When I finished the original series a few years ago, and followed it up with End of Evangelion
, I found myself shocked and disoriented by the experience. NGE's two climaxes, chock-full of convoluted emotions and plot twists, were more than I could handle at the time.
When I finished Evangelion 3.0
, I found myself reacting in a similar way - but I think I understood things this time.
3.0 is a startling movie, to say the least. Shinji awakes to find the world he knows completely gone, and all of his former friends and allies coldly treating him like some sort of monster; even Misato snubs him, and Asuka can only bear him in disgust. Gendo, in contrast, is as blunt and ambiguous as ever, and Rei is missing in more than one sense of the word. The paradigm shift is too much for Shinji to handle, and falls further and further towards the brink of despair over the course of the film.
It all seems very unfair - even cruel - what Shinji has to deal with in this film. No one offers Shinji explanations; no one even bothers to accuse him. It's just taken for granted that Shinji has "sinned", and Shinji is left on his own to try to understand. Asuka's quick to label Shinji a brat when he goes against their organization WILLE and rejoins the remnants of NERV/SEELE; but can one really blame a child for misbehaving when he's never been taught to behave otherwise? Shinji is more alone here than he ever has been before, so who can he turn to for guidance?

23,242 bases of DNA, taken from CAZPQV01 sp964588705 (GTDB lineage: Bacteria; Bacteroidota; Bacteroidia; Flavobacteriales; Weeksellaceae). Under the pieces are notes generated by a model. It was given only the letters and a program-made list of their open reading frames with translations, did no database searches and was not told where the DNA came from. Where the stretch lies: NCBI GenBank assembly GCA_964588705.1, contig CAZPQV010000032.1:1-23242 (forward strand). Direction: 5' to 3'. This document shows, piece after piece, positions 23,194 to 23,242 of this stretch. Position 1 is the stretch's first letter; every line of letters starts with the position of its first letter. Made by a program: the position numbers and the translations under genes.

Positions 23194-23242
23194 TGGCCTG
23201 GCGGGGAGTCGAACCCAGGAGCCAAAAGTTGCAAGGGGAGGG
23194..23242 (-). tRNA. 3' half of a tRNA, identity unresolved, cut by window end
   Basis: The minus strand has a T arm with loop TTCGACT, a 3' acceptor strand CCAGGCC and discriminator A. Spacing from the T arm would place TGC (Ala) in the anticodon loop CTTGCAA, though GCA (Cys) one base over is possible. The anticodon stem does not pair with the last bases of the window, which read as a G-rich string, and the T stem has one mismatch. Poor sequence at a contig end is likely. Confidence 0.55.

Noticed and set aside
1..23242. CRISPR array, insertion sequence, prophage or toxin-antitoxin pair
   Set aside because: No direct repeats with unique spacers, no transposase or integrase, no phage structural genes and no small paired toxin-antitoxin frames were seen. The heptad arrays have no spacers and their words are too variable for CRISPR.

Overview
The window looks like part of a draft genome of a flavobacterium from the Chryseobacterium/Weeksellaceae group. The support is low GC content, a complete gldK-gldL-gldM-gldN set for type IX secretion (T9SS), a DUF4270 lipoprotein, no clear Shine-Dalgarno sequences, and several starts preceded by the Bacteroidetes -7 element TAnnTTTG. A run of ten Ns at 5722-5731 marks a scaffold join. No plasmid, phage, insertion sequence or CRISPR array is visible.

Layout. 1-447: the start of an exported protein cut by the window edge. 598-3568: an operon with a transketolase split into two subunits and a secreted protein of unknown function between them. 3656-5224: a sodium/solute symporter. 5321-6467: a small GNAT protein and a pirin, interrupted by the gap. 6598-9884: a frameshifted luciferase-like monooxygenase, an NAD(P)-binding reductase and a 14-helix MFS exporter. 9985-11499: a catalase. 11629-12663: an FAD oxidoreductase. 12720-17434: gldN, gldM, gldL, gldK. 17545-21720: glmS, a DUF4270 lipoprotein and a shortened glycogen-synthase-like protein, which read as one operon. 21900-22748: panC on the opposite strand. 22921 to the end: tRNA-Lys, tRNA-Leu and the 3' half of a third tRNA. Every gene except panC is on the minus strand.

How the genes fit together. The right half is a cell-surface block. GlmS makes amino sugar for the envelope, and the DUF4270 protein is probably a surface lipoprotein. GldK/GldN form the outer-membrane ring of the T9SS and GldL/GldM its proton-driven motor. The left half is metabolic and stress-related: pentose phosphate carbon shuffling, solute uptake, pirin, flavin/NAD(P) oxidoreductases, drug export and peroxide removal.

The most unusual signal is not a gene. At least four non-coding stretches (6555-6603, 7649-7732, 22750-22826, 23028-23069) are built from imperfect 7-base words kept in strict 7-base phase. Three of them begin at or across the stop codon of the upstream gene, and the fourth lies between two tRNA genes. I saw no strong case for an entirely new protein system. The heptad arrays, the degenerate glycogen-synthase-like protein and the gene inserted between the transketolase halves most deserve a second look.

This is where Kaworu comes in. Kaworu is open and gentle; he offers guidance and friendship to Shinji, and Shinji readily accepts. Shinji is still a child, and Kaworu seems to understand that better than anyone else; so Kaworu treats Shinji appropriately and encourages him as he needs. However, Kaworu can only offer so much solace as Shinji learns the (nearly)entire truth about Third Impact and his father's plans. Kaworu urges Shinji to move forward, but are they actually moving in the right direction?Evangelion 3.0